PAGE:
Things appear a little more positive than the somewhat dire situation in the UK, and Mills continues to be upbeat.

“I’m quite optimistic about 2021. Somebody once said school leadership involves reservoirs of hope.”

Indeed, he sees the switch to online learning as “really good for us as a profession”.

There’s been a lot of digital growth, and there will still be hybrid teaching well after Covid is wrapped up,” he says.

In terms of his 700 pupils across the 3 to 18 age range, he is happy with how they have developed under the remote learning arrangements.

 “We still think we’re at the right place with progress. Inevitably, some children go ‘camera off’ and can slide under the radar a bit more easily – you do need to have them in front of you.”

While the timetable of lessons is intense, staff are encouraged to mix up their lessons and provide off-screen tasks and activities.

“You’ve got to be a bit more sensible about it, otherwise people just give up and they can’t get through it,” he says.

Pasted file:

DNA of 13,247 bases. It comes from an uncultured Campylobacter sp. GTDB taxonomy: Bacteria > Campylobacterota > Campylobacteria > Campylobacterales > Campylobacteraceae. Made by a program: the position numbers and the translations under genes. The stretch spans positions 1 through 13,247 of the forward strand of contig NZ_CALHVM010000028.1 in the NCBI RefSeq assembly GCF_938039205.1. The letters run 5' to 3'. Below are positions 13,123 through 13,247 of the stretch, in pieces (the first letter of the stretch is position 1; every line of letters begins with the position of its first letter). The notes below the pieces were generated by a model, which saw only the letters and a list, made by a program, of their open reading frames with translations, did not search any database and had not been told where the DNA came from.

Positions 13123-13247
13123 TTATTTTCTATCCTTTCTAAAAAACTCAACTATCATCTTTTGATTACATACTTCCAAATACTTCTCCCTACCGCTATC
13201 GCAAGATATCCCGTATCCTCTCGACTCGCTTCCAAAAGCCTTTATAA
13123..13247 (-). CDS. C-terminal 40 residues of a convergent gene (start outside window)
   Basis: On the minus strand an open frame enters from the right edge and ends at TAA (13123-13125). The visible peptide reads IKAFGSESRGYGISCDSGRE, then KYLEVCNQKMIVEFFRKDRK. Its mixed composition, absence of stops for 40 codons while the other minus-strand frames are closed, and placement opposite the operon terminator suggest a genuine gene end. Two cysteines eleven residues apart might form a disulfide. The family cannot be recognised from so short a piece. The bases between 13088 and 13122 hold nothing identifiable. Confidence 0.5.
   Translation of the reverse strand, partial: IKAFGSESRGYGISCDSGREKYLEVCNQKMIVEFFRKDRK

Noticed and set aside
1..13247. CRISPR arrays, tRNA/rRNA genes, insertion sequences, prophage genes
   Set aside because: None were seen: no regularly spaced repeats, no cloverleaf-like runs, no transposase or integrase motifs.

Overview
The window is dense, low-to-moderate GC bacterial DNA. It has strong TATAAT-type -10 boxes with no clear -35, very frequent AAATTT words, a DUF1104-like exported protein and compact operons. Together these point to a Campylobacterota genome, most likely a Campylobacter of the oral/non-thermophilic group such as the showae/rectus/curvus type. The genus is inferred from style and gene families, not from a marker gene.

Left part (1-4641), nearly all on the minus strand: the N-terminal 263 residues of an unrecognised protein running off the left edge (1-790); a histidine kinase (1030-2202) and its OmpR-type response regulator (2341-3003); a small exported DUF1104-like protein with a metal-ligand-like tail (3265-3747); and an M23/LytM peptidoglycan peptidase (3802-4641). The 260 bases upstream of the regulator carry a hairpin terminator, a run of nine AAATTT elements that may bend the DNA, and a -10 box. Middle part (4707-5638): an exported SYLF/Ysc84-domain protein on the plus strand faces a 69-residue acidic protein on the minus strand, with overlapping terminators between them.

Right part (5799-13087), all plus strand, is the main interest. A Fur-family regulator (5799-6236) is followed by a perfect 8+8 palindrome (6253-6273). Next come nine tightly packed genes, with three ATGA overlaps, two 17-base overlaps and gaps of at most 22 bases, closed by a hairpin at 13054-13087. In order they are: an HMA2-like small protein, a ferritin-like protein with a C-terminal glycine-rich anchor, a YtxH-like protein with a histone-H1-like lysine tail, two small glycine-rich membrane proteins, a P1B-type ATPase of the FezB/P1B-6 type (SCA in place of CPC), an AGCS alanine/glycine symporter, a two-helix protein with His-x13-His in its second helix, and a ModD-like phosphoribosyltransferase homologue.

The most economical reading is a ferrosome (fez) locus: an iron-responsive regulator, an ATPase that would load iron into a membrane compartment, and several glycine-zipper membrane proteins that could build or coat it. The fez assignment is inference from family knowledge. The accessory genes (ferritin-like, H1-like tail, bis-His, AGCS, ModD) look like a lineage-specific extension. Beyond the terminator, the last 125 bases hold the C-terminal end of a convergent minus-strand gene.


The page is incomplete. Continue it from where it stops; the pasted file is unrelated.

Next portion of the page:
Mills is supported through these and other challenges by his six-strong leadership team, managing a total of 124 teaching staff.

“There is lots of diversity and you’ve got a number of families who are now global in their ambition.”

They are working to develop a number of aspects of provision, including leadership skills and character education. The school is part of the Global Teaching Labs programme which involves undergraduate students from the Massachusetts Institute of Technology coming to the school for three weeks. They teach courses in Stem subjects that complement the existing curriculum. A key aim is to provide role models who can develop pupils’ ambition to aim for a world class university.

Mills is also a fan of the Duke of Edinburgh International award which gives the chance for pupils to go out of their comfort zones and challenge themselves. Haileybury’s is the biggest scheme in Central Asia.

Indeed, these programmes are what he hopes will help his 700 pupils to realise their dreams of attending top universities abroad and returning to Kazakhstan to make a contribution to the country. As Almaty is situated on the Silk Road, Mills believe cultural tolerance in Kazakhstan is “very high”.